The area rates in communities receiving a sidewalk will have an area tax rate added to their property taxes which will represent the difference between the urban and rural residential general tax rates ($33 per $100,000 of taxable (capped) property value assessment). 
The table below outlines some examples of what a property owner could expect to pay annually based on the assessed property value.

Example of Area Rate Amount Applied Based on Assessed Property Value:

Examples of Property taxes increases based on the calculation of an Area Rate of $33.00 per $100,000 of Assessed Property Value:

Taxable (Capped) Assessed Property Value Estimated Area Rate Applied to Property Bill Annually
Taxable (Capped) Assessed Property Value Estimated Area Rate Applied to Property Bill Annually
$100 - $100,000 $0.033 -$33
$100,000 - $200,000 $33 - $66
$200,000 -$300,000 $66 - $99
$300,000 - $400,000 $99 - $132
$400,000 - $500,000 $132 - $165
$500,000 - $1,000,000 $165 - $333
$1,000,000 -$2,000,000 $333 -$666

Area rate increases would be applied to all residential, resource and commercial properties located in the community boundary of the candidate rural community approved by Regional Council in the fiscal year following substantial completion of the infrastructure. 

Access more information on the HRM Tax Policy.

Community Area Rate Boundary

The AO 2022-008-ADM specifies that the boundary for the area rate will be the community area, but that it could extend into neighbouring rural communities if they are deemed to benefit from the implementation of the sidewalk.  The inclusion of neighbouring communities would be considered in cases, for example, if the destinations in the community with the sidewalk were used by residents from other communities (e.g., large grocery stores, regional public services, schools, etc.). Regional Council will approve the final community boundary.

The Administrative Order identifies criteria to consider when extending the area rate boundary outside of the community boundary.  The criteria and how they are to be considered are described below.

  • Community and stakeholder engagement: Members in the community can review proposed community boundaries and express their support or voice their concerns during online/ paper surveys and in-person meetings. 
  • Travel patterns as determined by travel monitoring data: This criterion is intended to help understand if areas outside of the community boundary would benefit from the new sidewalk or multi-use pathway.  This would most likely be in rural communities with destinations such as shopping or services.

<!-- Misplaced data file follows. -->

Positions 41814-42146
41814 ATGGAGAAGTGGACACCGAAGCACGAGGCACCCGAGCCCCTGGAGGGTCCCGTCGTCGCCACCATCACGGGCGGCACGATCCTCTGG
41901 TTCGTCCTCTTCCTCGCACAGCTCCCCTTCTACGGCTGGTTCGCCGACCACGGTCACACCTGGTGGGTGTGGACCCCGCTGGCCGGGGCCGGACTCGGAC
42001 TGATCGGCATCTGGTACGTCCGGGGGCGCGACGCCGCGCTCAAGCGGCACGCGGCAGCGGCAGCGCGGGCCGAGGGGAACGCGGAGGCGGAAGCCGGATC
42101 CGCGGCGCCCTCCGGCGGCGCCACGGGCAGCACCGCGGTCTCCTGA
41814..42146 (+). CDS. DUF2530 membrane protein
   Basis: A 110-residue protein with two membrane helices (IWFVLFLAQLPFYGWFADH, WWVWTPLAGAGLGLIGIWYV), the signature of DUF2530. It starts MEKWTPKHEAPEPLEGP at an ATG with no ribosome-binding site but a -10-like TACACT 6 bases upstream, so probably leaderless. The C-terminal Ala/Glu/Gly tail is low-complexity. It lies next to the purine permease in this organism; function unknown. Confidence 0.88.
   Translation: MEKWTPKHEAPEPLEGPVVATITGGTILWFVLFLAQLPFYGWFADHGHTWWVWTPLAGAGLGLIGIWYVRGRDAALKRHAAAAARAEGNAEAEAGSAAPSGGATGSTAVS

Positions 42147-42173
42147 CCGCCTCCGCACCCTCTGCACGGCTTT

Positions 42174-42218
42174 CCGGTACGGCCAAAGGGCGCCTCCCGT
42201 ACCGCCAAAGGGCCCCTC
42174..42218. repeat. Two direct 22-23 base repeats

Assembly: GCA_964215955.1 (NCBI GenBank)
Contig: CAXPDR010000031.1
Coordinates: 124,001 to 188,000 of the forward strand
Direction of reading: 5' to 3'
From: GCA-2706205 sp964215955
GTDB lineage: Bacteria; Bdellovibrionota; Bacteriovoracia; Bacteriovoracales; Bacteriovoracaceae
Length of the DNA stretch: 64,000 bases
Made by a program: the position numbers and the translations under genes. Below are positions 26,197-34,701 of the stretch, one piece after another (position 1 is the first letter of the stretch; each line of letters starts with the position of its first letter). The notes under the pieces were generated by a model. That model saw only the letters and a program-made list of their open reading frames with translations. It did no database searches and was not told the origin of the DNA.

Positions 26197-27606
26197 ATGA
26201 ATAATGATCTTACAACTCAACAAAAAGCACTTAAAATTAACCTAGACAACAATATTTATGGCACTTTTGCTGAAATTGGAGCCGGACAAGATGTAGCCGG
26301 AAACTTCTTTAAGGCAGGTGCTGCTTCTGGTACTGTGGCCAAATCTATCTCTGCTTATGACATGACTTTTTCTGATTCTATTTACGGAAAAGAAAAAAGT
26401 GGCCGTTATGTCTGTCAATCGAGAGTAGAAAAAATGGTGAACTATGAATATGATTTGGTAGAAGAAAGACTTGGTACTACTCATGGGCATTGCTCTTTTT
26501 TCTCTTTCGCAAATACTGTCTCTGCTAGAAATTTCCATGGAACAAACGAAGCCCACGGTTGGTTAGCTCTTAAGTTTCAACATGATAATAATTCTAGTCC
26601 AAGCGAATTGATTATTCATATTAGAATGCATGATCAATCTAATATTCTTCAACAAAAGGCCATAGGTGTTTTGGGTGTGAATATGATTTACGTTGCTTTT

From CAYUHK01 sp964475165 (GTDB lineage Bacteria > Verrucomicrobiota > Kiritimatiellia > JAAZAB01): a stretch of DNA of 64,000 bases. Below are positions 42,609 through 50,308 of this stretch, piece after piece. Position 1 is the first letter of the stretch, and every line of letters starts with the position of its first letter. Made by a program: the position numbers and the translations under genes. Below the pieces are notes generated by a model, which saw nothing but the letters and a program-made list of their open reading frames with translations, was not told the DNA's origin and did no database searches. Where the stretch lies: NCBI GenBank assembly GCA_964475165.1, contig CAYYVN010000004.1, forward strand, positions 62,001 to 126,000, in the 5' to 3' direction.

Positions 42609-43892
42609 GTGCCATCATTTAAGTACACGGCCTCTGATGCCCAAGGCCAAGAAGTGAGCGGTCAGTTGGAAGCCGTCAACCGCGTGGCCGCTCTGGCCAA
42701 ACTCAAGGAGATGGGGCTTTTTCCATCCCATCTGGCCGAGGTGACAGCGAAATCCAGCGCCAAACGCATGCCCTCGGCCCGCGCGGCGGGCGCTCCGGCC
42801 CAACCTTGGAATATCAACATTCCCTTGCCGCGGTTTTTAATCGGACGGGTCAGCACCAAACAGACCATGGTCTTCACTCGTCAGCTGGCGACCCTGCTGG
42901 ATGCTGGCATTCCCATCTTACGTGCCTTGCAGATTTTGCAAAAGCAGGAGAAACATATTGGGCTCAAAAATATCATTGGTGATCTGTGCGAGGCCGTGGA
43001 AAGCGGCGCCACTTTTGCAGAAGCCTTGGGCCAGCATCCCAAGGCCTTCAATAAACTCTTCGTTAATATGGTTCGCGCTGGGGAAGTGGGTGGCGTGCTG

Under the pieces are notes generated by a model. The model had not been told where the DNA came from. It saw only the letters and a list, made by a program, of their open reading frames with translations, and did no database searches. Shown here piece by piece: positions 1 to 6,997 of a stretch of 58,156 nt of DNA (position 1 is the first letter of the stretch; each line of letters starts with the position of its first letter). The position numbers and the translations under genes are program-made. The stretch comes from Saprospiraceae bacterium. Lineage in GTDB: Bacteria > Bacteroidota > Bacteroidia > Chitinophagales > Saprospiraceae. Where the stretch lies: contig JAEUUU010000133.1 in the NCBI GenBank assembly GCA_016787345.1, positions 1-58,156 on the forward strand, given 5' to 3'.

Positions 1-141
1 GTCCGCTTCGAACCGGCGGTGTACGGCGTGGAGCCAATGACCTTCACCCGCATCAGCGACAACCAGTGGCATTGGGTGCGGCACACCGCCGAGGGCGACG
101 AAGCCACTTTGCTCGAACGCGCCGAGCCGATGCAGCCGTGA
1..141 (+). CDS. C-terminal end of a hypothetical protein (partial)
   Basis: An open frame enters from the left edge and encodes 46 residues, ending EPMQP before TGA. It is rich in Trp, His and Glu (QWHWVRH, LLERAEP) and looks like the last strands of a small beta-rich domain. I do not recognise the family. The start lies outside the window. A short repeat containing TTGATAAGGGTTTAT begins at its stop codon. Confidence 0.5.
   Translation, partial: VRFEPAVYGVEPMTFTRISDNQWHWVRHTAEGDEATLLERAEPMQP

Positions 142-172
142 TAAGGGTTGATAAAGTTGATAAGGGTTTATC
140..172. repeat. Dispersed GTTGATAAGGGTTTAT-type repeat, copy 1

• School catchment boundaries: This is a factor in determining the boundary as some of the main streets are connectors to schools and facilities used by schools. 
  • Concentration and use of community amenities: The destinations on the Main Streets are used by residents living within the community area boundaries identified.

These criteria allow staff to use a combination of feedback from rural residents and stakeholders, and data analysis to create area rate boundaries specific to each rural candidate community prioritized to receive a sidewalk. The boundary is at minimum including the official community boundary where the sidewalk is being constructed but it could be expanded to include nearby communities if they are deemed to benefit from the addition of the AT facilities as well.

This phase of the project is scheduled to start after Regional Council approves the staff report recommending the rural communities prioritized for new sidewalk infrastructure. 

Planning in each community will help determine the extent of the sidewalk, the type, amenities and other features. During this phase residents and property owners will have an opportunity to provide feedback during public engagement sessions in their respective communities.

Upon completion of planning and consultation in communities to determine the location and type of new sidewalks, the projects will undergo detail design, capital budget submission for construction projects along with cost sharing opportunities, and tendering. 

The goal is to complete construction of the five new sidewalks approved in the rural centres by 2032.